Don't know what I don't know about the desert

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Woost2

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Two northerners headed south in January. Quite frankly, as a child of the North, just the notion of the desert makes me a bit nervous. Things that run through my mind in the night ... are there fleas, ticks, fire ants, scorpions? Cholla nd all things prickly? Snakes? What should be in my emergency vet bag besides tweezers? The 12 pound dog and I live in the country in Wisconsin so are tuned in to coyotes, hawks and owls. He's is leashed.

Any insight much appreciated. Thanks and happy trails.
 

Cancan

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Drink more water than you usually do. Moisturize. Wear hiking boots which cover your ankle. Don't kick the cacti. Bring baking soda for bites. Don't know about current bug situation . Listen for rattlers. Watch for coyotes and your dog.
 

Cancan

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I forgot a hat of some kind and a long sleeve shirt
 

jimindenver

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It will be winter in the desert, you just won't see many critters. Your dog is leashed so you can avoid the cacti but if I remember right there are not a lot of low to the ground variety there.
 

velojym

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Ooooh, Cancan... you just reminded me of a fellow I knew at a Mountain Man rendezvous back in NM. He was kinda young and dumb (so was I... but I didn't do this) and kicking stuff in his new moccasins.
The thought of that long cactus needle embedded lengthwise in his big toe... not a happy camper.
 

LWalker

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What about the baking soda? How is that used for bite, and for which kind?

Thx

Sent from my SM-G930F using Tapatalk
 

wagoneer

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Drink more water than you think you need it's not the heat but the lack of moisture sounds like you got coyotes covered only seen a few scorpions they were under my tent. All in all
not so buggy out there. Welcome by the way
 

Cancan

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Mountain men sounds like my type of party! saw a lady just the other day kick a cacti ...any goatheads back there?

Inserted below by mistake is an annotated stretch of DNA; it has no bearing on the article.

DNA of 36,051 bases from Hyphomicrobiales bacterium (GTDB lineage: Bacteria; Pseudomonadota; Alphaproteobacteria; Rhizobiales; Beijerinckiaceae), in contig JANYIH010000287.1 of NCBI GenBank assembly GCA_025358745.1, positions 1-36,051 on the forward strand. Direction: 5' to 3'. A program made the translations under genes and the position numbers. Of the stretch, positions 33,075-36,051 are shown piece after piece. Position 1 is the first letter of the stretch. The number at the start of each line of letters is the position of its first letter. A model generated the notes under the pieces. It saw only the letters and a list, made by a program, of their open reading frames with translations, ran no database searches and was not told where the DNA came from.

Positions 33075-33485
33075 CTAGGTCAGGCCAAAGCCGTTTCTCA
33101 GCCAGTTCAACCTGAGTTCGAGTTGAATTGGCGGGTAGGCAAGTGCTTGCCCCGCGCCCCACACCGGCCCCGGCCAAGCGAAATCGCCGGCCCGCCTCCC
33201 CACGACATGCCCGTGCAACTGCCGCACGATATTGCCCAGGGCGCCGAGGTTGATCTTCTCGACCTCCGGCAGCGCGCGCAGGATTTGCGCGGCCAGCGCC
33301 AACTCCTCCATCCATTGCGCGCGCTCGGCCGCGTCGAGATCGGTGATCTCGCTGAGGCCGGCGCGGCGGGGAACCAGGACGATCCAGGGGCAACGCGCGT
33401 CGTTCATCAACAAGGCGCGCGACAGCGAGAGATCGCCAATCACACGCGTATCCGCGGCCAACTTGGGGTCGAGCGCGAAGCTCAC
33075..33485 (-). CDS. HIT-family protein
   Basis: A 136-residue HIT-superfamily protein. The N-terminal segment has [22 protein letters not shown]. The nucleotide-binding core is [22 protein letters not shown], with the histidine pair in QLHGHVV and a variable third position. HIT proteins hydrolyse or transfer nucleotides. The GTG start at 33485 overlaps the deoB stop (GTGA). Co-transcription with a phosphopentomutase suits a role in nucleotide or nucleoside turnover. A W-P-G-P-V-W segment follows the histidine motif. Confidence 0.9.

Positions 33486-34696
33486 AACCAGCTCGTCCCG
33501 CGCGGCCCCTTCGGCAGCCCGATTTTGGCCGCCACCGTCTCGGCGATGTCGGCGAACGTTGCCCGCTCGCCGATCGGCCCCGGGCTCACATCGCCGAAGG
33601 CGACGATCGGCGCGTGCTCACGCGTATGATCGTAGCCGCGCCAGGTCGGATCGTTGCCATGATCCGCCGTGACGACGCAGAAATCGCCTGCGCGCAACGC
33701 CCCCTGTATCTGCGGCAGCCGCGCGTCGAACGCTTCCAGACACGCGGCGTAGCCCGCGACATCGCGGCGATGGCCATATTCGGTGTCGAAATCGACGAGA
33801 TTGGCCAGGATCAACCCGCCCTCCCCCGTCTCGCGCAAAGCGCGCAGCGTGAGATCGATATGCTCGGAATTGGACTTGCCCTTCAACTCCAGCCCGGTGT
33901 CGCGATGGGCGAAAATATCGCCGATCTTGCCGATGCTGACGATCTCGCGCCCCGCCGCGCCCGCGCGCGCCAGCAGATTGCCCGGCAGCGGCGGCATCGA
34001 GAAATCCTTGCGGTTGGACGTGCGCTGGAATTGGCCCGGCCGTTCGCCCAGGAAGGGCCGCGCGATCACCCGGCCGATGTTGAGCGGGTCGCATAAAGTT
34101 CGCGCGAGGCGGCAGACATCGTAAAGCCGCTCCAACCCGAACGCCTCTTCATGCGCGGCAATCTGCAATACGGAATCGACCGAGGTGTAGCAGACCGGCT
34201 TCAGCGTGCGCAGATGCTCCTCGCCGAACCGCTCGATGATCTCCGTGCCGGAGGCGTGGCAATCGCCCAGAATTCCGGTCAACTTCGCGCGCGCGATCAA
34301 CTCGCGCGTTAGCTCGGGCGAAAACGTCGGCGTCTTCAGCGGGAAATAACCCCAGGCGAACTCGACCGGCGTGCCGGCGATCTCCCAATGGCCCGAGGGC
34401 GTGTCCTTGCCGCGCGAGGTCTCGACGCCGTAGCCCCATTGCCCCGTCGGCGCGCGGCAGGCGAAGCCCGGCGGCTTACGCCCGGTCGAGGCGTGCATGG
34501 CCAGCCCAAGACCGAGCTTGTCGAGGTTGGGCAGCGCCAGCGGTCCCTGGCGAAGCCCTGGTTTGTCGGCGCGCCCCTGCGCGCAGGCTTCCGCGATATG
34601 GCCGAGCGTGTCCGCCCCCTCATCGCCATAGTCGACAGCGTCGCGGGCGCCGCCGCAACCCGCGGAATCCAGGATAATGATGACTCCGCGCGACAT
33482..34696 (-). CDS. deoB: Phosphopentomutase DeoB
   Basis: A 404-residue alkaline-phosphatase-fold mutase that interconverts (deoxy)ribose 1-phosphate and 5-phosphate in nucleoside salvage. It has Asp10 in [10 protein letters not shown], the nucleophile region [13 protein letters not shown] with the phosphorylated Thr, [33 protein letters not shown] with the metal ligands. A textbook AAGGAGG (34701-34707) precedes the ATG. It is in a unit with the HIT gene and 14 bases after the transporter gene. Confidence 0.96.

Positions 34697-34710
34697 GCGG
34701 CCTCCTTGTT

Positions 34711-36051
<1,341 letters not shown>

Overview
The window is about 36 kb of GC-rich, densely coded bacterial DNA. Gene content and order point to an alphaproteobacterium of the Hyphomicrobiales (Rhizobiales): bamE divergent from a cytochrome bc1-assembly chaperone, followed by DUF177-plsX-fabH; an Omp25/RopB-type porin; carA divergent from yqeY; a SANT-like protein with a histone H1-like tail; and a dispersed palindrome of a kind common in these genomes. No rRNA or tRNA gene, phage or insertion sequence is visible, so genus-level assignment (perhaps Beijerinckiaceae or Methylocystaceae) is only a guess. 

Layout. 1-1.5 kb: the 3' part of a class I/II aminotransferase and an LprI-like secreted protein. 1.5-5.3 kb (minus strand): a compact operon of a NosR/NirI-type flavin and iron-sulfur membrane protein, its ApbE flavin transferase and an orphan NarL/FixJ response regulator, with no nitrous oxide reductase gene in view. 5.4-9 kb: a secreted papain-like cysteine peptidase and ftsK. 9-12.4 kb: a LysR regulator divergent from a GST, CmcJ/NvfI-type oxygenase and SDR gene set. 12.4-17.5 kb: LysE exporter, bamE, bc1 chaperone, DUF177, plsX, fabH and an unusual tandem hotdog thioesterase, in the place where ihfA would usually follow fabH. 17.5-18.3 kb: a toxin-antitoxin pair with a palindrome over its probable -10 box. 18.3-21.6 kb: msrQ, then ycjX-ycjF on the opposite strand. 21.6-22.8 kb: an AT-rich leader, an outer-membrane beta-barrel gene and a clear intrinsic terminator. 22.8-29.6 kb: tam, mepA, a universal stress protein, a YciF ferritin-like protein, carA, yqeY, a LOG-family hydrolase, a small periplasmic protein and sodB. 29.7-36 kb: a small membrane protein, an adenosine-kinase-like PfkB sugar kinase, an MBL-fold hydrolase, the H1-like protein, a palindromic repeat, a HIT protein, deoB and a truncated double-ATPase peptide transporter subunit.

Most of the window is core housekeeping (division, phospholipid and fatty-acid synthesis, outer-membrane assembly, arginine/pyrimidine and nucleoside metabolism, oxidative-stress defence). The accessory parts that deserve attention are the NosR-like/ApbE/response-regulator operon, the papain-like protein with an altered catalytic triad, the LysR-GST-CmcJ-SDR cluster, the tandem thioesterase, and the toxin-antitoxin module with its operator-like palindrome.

The baking soda trick I found becAuse was looking at ingredients on expensive bug bite stick and it was 100% baking soda. any one that itches or stings. mix with water to paste, apply. I just got a fire ant bite on the inside of wrist, delicate thin skin ...hurt like the dickens for over two hours but I know b.s. helped, applied it right away. used it for biting no see ums, mosquito , etc
 

highdesertranger

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no fleas, ticks, or fire ants, there are however scorpions. scorpions are treated like snakes, don't put your hands and feet where you can't see. don't leave your shoes outside and if you do check them before putting them on. but it is winter and everything moves slow. the area around RTR is pretty benign. there are Saguaros but you can't miss those. to the east a short distance there are jumping Cholla, carry needle nose pliers. I seen some Goat heads around Kofa but that is many miles to the south east. highdesertranger
 

bigsallysmom

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Securely close up anything you put under your rig. Nothing like unzipping a bag in the van and having critters crawl out of it.
 

bigsallysmom

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Tweezers to take all the goatheads and such out of your dog's paws. I was using my fingers but darn if the dog jerks I get stuck too. My dog's paws are really tough from walking on rocks and such so they will hold the foot up for a couple of steps then drop it back down. Basically they get poked but it doesn't stay in them. After a while the dogs will learn to identify stickers and will circle around them.
And about leaving stuff out. If it's food the critters will get into it no matter how well you zipped the bag. Best place for such is inside a vehicle.
 

frater secessus

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Cancan said: